The Hatch sisters are free, and the state Republican Party has a new chair; but there's still no deal at the Capitol. Let's catch up a little on the weekend, starting with the changes at the GOP. The party's central committee dumped long-time chair Ron Eibensteiner and elevated another long-time party officer, Ron Carey, to the top job. How much did the decision have to do with Gov. Pawlenty? MPR's Tom Scheck had the story:
Bill Cooper, a former party chair himself, took shots at both Eibensteiner and Pawlenty for not holding true to party principals.
"We don't need any more gambling in Minnesota," Cooper said. "Two thirds of personal bankruptcies in this state are caused by gambling. They got day care centers. We don't need any more taxes. Income taxes are rising at over 15 percent in Minnesota. What's happened to your property tax assessments? Mine went up 16 and a half percent. We don't need any more taxes. We don't need any more fees."
While Carey and other party leaders were quick to say that they're behind Pawlenty 100 percent, it's clear some delegates aren't happy with some of the governor's recent political decisions. Pawlenty has backed the NorthStar commuter rail line and has proposed a 75-cent-a-pack cigarette tax increase to solve the stalemate over the state budget.
If you think Eibensteiner had a hard time, what about the superintendent of the Minneapolis schools? The Star Tribune has that story:
Thandiwe Peebles' tumultuous first year as Minneapolis schools chief climaxes in a meeting today with dissatisfied school board members who say her future is up in the air.
Board members say that they are considering one option that would give Peebles a short period -- perhaps 45 days -- to address shortcomings defined by the board.
"I think there are some serious concerns that can't be put off any longer," Board Member Colleen Moriarty said Sunday. "This is the time when we should address them."
Asked if the board's potential actions could include termination of Peebles, Moriarty responded: "It could be." But she said the board had not consulted its legal advisers about that option.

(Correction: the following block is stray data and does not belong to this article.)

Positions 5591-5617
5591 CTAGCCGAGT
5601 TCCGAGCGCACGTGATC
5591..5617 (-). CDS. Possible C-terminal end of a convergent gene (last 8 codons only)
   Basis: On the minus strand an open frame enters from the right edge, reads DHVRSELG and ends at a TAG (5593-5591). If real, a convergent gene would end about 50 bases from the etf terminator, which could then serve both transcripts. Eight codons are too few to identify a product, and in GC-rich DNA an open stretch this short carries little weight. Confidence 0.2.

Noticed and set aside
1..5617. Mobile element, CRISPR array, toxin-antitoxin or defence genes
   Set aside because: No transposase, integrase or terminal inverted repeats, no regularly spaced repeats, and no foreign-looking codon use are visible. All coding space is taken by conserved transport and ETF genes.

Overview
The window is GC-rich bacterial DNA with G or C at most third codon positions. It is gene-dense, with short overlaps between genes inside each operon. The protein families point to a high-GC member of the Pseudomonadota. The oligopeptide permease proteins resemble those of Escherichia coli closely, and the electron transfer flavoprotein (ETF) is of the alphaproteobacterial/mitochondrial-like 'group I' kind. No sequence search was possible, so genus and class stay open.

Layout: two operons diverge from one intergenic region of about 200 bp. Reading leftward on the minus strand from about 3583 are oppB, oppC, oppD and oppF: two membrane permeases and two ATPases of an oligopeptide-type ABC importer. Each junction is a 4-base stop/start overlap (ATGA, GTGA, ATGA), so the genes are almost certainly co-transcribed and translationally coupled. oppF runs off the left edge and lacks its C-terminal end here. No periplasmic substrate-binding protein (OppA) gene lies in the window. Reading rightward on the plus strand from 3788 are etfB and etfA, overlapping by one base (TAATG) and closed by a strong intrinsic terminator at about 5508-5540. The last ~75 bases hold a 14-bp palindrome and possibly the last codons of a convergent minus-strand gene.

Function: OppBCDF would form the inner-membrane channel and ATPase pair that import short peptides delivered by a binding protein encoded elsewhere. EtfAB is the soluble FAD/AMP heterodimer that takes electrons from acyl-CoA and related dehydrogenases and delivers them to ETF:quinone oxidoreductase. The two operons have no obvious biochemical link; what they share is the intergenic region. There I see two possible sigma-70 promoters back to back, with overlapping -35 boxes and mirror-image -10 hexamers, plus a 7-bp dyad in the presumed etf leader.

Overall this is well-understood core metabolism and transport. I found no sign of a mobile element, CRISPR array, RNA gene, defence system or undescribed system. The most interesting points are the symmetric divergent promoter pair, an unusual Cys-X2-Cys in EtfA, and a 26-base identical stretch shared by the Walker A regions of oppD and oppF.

In her first year on the job, Peebles has alienated some parents, teachers and principals with what they describe as a intimidating top-down style. But she has also taken control of the worst-scoring schools, and the first set of test results to be released for her watch showed marked improvement in basic-skills tests for eighth-graders.
The Pioneer Press has a (front page!) look at some bills that passed during the regular session:
They have kept the hot tubs gurgling on houseboats, preserved the right of future farmers to sleep near their prize heifers and put motorized scooters on the local bike path.
And you thought the Minnesota Legislature had a bad year.
It's true the House, Senate and Gov. Tim Pawlenty have gone into overtime because they can't agree on the state budget. But they have signed off on dozens of little-noticed bills that somebody, somewhere, cares about desperately.
Somebody, somewhere, but not here.
The Associated Press has a profile of Sen. Linda Berglin, DFL-Minneapolis. It gets behind some of the reasons she makes her opponents so angry and her supporters so happy:
"She's willing to spend every penny made in Minnesota to make sure everyone's taken care of," said Rep. Fran Bradley, R-Rochester, who leads health care negotiations for the Republican-controlled House. "In an area that spends mega-billions of dollars, not facing the reality of having to bring the growth down is amazing to me."
For such a formidable negotiator, Berglin doesn't look the part. She looks more like a gray-haired aunt who would invite you for Sunday dinner and show you her latest quilts (in fact, she is a quilter). She sits quietly during hearings, sipping a can of Red Raspberry Diet Rite, while others drone on about health programs.
Then, like a crocodile, Berglin attacks, using her encyclopedic knowledge of health and welfare policy to swallow the opposition.
"I'm glad I'm not negotiating against her," said Rep. Tom Huntley, DFL-Duluth, the House minority's lead Democrat on health care. "She understands the budget, which is extremely complicated in health and human services, better than any legislator I know."
Maybe if we sent a case of Red Raspberry Diet Rite to everyone at the Capitol they could get a deal done.